Climate: good news, bad news, really good news

Climate change is in the news – good, bad and really good. First big item: The Intergovernmental Panel on Climate Change (IPCC) recently released the summary and first part of its latest every-seven-years report on climate change and the most recent scientific knowledge and consensus. Second: continues its battle against the Keystone XL pipeline, among many popular struggles that are growing.

The good news (relatively speaking, anyway): The IPCC report offers further confirmation of what we already knew, that climate change is real, escalating, and mainly caused by human greenhouse gas emissions. Why is this is good? Because more scientists, more scientific facts based on deeper research, and public coverage of climate change are all moving humanity closer to the significant actions that need to be taken to avert the worst impacts. It is another brick in the wall of public scientific understanding against climate denialism, against the cynical and manipulative efforts of the fossil fuel industry and ultra-right political hacks to avoid or at least delay action.

The other good news from the report: Human actions can still make a huge difference in how much warming the world experiences over the next 100 years. Way too much climate change is already “baked” into the system due to the carbon dioxide emissions already in the atmosphere, but we can make it worse or we can reverse course and keep it from getting truly apocalyptic. What humanity does over the next 10 or 20 years matters, as the range of predictions in the various IPCC models shows: It can be bad (it is already guaranteed to be) or it can be terrible – that is our choice. We can make a difference.

The bad news: The IPCC report doesn’t address all the issues that may make climate change worse. They have good scientific reasons – there is still uncertainty about many aspects of the interactions between the climate and other natural and human systems. And it is hard to put numbers into computer models when we don’t yet have accurate numbers. But it does mean that the IPCC predictions underestimate the danger of climate catastrophe.

For example, one potential tipping point is that the northern hemisphere is warming faster than the rest of the planet, which leads to melting of the permafrost. The permafrost contains many millions of tons of frozen greenhouse gases, and as it melts, those gases are released into the atmosphere. This has already created a feedback loop, in which global warming melts permafrost, releasing more greenhouse gases, making global warming worse, melting more permafrost, and so on. However, no one yet knows how fast this will happen, exactly how much greenhouse gas will be released and when, and how big an impact this will have on the global climate. This uncertainty makes it impossible to include this very real danger in the IPCC models. That doesn’t make the danger disappear, however. So as dire as the IPCC predictions are, they are incomplete.

Another example: As glaciers and ice sheets melt, they eventually release large amounts of fresh water that end up in the ocean. In one way this is a good thing, in the sense that it dilutes the increasing acidity of the ocean, already affecting fish, shellfish, and coral reefs. However, this amount of fresh water has the potential to cause shifts in the massive currents that drive the circulation of the ocean. And much of the weather of northern Europe depends on those ocean currents, which affect not just the long-term climate, but also the year-to-year weather patterns that enable northern Europe to maintain robust agricultural production. How much fresh water will be melted into the oceans? When? How much can be released before there is any significant impact on ocean currents? We don’t yet know the answers to these questions, and the IPCC certainly can’t report on any scientific consensus, but that doesn’t make the potential problem vanish.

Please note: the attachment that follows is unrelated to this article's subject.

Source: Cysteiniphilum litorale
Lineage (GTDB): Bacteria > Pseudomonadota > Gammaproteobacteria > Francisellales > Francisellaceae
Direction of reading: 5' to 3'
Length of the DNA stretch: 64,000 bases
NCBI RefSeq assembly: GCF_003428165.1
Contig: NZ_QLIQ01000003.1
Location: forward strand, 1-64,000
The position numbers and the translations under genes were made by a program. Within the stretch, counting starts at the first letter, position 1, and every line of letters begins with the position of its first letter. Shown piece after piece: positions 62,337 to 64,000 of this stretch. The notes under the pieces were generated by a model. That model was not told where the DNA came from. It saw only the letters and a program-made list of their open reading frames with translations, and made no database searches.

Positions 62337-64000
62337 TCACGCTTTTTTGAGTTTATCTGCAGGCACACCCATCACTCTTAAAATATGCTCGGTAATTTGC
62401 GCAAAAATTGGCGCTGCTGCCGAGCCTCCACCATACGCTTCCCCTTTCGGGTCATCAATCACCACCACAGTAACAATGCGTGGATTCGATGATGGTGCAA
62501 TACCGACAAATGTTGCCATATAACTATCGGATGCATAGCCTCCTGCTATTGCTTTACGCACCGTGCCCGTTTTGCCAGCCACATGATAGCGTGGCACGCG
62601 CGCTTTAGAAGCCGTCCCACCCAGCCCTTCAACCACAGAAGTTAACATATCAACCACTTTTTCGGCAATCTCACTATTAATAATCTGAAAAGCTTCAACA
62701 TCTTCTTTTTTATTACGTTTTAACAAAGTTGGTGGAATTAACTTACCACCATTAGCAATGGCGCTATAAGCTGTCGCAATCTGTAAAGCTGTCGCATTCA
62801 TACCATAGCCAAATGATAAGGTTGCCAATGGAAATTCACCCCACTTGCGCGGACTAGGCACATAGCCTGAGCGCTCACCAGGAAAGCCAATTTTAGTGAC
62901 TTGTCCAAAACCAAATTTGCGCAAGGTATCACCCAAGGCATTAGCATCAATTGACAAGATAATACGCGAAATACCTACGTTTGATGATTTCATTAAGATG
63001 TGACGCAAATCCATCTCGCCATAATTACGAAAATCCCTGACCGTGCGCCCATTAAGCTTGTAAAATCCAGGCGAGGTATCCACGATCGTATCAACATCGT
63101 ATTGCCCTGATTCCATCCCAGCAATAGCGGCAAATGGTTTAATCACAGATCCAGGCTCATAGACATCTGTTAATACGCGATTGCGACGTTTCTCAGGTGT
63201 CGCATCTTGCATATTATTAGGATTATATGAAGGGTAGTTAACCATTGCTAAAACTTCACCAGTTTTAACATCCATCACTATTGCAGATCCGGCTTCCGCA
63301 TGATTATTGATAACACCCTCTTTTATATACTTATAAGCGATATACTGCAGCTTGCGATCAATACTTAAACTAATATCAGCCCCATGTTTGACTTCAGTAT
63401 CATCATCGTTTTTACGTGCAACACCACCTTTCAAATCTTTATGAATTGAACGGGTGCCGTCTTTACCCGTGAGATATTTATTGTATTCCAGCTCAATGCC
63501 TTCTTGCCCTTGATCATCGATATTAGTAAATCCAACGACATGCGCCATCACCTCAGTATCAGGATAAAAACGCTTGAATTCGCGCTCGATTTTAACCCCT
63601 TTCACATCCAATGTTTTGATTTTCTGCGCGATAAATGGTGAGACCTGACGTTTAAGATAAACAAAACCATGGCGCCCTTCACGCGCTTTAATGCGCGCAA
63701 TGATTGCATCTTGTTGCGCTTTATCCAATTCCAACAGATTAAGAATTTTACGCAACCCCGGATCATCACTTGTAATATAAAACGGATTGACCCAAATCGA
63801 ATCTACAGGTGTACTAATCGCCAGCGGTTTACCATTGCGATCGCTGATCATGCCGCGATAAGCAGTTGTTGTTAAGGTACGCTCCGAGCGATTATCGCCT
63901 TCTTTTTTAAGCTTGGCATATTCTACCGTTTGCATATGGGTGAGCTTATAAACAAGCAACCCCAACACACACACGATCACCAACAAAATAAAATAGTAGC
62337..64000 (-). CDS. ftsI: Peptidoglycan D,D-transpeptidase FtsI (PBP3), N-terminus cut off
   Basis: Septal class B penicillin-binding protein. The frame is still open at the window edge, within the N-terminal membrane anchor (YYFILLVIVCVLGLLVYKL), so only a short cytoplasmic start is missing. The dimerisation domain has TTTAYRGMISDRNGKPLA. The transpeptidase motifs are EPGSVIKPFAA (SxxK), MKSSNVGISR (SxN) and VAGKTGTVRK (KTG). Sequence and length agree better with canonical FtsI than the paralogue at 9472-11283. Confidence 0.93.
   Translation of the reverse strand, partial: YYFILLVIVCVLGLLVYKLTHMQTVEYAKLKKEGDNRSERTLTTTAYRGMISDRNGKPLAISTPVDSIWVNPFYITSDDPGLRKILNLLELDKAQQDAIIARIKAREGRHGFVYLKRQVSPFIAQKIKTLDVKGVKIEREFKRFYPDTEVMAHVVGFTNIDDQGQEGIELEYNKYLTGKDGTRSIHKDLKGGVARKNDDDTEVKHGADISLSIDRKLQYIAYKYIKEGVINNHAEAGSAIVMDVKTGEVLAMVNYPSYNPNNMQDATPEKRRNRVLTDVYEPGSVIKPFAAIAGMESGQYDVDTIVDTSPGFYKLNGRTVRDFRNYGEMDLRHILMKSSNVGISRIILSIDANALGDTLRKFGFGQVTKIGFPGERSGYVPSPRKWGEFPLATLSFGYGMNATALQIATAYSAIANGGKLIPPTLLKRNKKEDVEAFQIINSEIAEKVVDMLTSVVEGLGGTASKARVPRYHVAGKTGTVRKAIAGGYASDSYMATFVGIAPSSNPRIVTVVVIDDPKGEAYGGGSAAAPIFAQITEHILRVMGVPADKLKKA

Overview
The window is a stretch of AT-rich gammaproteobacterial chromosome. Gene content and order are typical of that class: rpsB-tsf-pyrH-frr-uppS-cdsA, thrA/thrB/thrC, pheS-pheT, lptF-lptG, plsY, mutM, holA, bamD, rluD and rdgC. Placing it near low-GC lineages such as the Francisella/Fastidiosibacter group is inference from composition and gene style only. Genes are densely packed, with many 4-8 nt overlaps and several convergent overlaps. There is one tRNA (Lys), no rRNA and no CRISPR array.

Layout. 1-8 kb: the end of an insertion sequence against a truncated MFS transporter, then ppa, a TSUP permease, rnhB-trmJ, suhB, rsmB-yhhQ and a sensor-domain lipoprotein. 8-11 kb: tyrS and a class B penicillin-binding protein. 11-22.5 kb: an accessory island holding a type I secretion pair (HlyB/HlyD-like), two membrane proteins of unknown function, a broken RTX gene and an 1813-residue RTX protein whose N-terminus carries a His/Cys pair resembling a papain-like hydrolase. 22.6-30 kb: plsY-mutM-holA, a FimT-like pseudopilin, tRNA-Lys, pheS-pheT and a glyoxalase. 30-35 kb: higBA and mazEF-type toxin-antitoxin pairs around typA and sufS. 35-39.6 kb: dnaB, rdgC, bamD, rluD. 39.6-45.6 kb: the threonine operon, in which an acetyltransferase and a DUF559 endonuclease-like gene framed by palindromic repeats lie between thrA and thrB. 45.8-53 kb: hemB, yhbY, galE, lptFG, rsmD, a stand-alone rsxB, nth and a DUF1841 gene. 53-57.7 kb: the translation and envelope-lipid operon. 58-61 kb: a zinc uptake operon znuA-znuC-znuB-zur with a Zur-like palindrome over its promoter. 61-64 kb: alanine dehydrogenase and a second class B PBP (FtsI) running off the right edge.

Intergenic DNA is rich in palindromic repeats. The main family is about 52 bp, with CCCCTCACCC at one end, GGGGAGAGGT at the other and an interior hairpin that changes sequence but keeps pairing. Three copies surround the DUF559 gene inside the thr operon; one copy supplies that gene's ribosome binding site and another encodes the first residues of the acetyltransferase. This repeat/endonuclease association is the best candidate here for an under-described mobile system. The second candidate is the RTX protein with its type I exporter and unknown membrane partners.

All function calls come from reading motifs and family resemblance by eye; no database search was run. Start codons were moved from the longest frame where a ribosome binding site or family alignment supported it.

That’s some of the bad news – it is going to be bad, and it may get even worse than we know, due to factors we do not yet understand enough to accurately measure or predict. Since the world is massive, the world’s climate system is massive, and it interacts with all other systems, natural and man-made: ocean acidity, soil fertility, the weather, rainfall, drought, forest fires, pollution, and how hospitable the world is to human life flourishing (or not). It intersects and interacts with humans’ systems of production, distribution, transportation, agriculture, habitation, construction, and more – all human life is a subset of the larger world ecology, and depends on that larger system for the resources and conditions necessary for human life to function.

The really good news: As climate change is escalating, the fightback is escalating as well.

  • is leading two crucial current struggles, the effort to stop the Keystone XL pipeline, and the growing movement of campuses and in cities and states to divest from fossil fuel companies. In one recent innovative effort, activists built a solar-powered barn in Nebraska right in the path of the Keystone pipeline.
  • Communities in the Pacific Northwest and anti-coal activists are campaigning against efforts to massively increase railroad traffic and port capacity to ship more dirty coal to China. A totem pole titled “We draw the line” is traveling the country as part of the campaign, carved by members of the Lummi Nation and supported by other Native American tribes and nations. Communities all along the path of the increased rail traffic are mounting local protests, petition drives, and public education efforts. Environmental activists are pointing out, as the “Do the Math’ video demonstrates, that much of the remaining fossil fuel needs to stay in the ground for the future of humanity.